Sculptor Helen Marten has won the 2016 Turner Prize for contemporary art with a collection of work lauded by the judges as being "outstanding for its extraordinary range of materials".
Marten, 31, who was the youngest of the four shortlisted artists and the favourite to win, picked up a cheque for £25,000 at Tate Britain in London. Her installation consists of three works and is made from objects "found in daily life" – including coins, cotton buds, shoe soles and eggs.
Having already won the prestigious Hepworth Prize for sculpture last month, Marten has sealed her position as one of the UK’s most exciting young artists. Born in Macclesfield and now based in London, she has described her work as a comment on the "vast grey milkshake of information" which we consume in our day to day lives.
Alex Farquharson, Tate Britain director and the chair of the judges, said Marten was making work which had "real longevity" and was using objects, forms and images in "a similar way to a poet using language".
“The judges were impressed by the complexity of the work, its amazing formal qualities, its disparate materials and techniques and also how it relates to the world... how it often suggests meaning, but those meanings are all in flux somehow. One image, one form becomes another,” he said.
A spokesman for Tate Britain added that the jury "admire the work's poetic and enigmatic qualities which reflect the complexities and challenges of being in the world today".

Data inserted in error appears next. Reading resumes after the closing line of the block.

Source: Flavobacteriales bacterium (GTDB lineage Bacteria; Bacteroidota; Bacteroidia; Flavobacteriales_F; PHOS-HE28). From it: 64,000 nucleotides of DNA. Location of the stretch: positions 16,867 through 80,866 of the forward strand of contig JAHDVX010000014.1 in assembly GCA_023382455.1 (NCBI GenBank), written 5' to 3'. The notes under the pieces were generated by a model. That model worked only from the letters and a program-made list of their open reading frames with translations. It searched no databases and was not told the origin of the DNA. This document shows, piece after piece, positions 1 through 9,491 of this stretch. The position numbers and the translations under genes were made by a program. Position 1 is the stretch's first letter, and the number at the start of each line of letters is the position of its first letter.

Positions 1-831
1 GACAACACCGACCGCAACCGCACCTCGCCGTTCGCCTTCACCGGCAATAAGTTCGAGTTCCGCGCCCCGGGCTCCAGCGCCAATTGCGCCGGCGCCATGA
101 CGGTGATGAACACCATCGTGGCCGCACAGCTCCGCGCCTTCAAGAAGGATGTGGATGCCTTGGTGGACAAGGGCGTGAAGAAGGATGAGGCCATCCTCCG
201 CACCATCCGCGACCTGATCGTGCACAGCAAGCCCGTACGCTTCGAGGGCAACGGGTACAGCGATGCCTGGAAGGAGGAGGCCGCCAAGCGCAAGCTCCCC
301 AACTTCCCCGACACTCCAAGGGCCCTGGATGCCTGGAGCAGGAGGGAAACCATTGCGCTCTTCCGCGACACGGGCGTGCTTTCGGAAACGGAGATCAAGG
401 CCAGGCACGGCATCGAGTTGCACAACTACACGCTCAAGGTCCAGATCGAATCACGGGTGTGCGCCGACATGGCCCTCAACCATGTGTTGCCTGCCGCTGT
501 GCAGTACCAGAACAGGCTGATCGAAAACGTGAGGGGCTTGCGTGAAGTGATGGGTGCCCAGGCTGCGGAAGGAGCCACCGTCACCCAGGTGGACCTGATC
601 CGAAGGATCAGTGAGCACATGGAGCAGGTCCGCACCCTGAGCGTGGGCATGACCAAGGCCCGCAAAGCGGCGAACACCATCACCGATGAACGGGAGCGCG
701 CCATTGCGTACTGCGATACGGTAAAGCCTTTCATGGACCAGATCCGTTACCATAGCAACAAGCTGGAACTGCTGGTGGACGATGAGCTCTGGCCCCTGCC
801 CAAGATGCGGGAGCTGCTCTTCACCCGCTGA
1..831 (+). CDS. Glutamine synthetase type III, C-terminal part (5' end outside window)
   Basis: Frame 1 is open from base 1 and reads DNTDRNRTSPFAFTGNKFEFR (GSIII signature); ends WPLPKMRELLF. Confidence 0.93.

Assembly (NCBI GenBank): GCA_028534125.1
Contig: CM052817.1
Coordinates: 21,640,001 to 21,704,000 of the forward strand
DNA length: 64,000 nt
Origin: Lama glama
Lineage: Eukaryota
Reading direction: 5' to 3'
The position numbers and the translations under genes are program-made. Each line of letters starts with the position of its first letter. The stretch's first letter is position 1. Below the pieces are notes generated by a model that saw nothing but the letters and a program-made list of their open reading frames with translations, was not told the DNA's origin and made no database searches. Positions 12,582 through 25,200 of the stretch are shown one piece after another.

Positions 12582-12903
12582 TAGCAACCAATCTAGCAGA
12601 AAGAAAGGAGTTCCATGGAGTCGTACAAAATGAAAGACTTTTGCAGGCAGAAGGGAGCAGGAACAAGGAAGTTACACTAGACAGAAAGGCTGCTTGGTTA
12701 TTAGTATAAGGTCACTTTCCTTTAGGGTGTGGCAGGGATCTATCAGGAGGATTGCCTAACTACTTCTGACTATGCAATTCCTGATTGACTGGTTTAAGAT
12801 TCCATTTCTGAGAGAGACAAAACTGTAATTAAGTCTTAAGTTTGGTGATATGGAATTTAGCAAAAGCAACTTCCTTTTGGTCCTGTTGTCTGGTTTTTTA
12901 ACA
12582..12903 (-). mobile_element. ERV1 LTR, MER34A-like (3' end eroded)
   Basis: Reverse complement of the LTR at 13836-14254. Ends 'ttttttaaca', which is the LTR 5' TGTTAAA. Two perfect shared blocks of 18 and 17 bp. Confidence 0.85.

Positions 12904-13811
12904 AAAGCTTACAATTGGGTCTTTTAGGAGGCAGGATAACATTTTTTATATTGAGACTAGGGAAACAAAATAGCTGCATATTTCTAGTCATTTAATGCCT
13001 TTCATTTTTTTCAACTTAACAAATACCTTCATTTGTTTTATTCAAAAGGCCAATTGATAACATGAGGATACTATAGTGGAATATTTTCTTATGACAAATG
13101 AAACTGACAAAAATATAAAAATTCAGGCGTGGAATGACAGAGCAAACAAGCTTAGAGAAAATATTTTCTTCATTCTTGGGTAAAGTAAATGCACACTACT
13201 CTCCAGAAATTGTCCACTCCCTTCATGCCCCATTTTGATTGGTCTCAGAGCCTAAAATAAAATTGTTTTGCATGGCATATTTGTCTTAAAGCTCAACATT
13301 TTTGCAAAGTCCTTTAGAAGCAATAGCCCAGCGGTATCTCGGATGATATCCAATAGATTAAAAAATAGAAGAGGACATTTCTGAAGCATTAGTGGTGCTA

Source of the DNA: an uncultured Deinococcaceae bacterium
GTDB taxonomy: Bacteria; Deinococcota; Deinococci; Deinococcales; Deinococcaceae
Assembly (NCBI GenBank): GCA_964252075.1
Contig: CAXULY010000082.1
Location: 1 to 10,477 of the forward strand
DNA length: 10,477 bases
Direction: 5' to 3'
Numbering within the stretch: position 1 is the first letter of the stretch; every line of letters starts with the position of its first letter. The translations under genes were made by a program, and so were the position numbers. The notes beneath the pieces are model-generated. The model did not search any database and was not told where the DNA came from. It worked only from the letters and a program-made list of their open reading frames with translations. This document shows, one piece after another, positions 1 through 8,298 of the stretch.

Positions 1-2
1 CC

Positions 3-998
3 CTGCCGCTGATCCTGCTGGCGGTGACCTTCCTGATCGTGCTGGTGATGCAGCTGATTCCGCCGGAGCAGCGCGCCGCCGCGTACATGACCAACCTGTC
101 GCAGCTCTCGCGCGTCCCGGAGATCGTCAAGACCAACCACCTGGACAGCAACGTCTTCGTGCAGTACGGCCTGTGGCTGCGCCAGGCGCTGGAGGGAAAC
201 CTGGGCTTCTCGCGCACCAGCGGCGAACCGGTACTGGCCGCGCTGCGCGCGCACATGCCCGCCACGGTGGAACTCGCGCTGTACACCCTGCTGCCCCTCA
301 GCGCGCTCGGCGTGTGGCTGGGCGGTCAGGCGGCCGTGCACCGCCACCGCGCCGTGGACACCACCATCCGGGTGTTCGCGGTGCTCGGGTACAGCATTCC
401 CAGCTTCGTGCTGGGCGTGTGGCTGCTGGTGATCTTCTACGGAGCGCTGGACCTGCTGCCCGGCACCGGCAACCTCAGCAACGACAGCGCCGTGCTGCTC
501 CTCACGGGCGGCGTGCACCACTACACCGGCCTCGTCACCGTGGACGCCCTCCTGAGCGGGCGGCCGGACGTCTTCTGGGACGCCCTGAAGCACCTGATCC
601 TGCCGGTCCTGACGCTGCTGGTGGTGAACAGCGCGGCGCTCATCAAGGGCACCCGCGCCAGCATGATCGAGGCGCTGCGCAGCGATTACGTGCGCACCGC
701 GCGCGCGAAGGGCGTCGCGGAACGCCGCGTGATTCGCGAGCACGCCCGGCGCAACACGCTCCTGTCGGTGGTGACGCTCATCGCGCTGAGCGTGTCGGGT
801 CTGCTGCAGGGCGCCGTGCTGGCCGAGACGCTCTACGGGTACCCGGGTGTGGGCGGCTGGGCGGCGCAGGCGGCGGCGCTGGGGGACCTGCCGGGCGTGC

The sculptor and painter, who has said in the past that she finds winning prizes embarrassing, said she will share her winnings with the other artists on the shortlist. She kept her acceptance speech short, hailing the three other "brilliant and exciting" finalists – Anthea Hamilton, Michael Dean and Josephine Pryde.
The prize, named after innovative British painter JMW Turner, is awarded to artists under 50 who are judged to have put on the best exhibition of the year. Four artists were in the running to win the accolade, which was first awarded in 1984.
The prize aims to “promote public debate around new developments in contemporary art”. The winner of the prize receives £25,000, the other shortlisted artists each receive £5,000
Previous winners include Damien Hirst who exhibited his work The Physical Impossibility of Death in the Mind of Someone Living – a shark in a formaldehyde tank, and Tracy Emin, who exhibited My Bed – a soiled and dishevelled bed.
Here is a little more about each of this year’s nominees:
Hamilton explores a range of scales and mediums from sculpture to performance art, often drawing on the comic, sexual and surreal. She is shortlisted for Anthea Hamilton: Lichen! Libido! Chastity! at SculptureCentre, New York.
Dean works mainly in sculpture, focusing on the “phsyical presentation of language”. The everyday urban environment strongly features and he makes use of unexpected materials widely considered to be ugly. He is shortlisted for two exhbitions: Sic Glyphs at South London Gallery and Qualities of Violence at de APpel arts centre, Amsterdam.
Marten finds inspiration in an eclectic range of objects. Her work is hard to interpret or classify, making it all the more intriguing. She is shortlisted for a variety of projects including Eucalyptus Let Us In at Green Naftali, New York.
Pryde is enthralled by the relationship between art and photography, focusing on the idea of art as a commodity and questining the traditions of the art world. She is shortlisted for lapses in Thinking By the person i Am at CCA Wattis, San Francisco.
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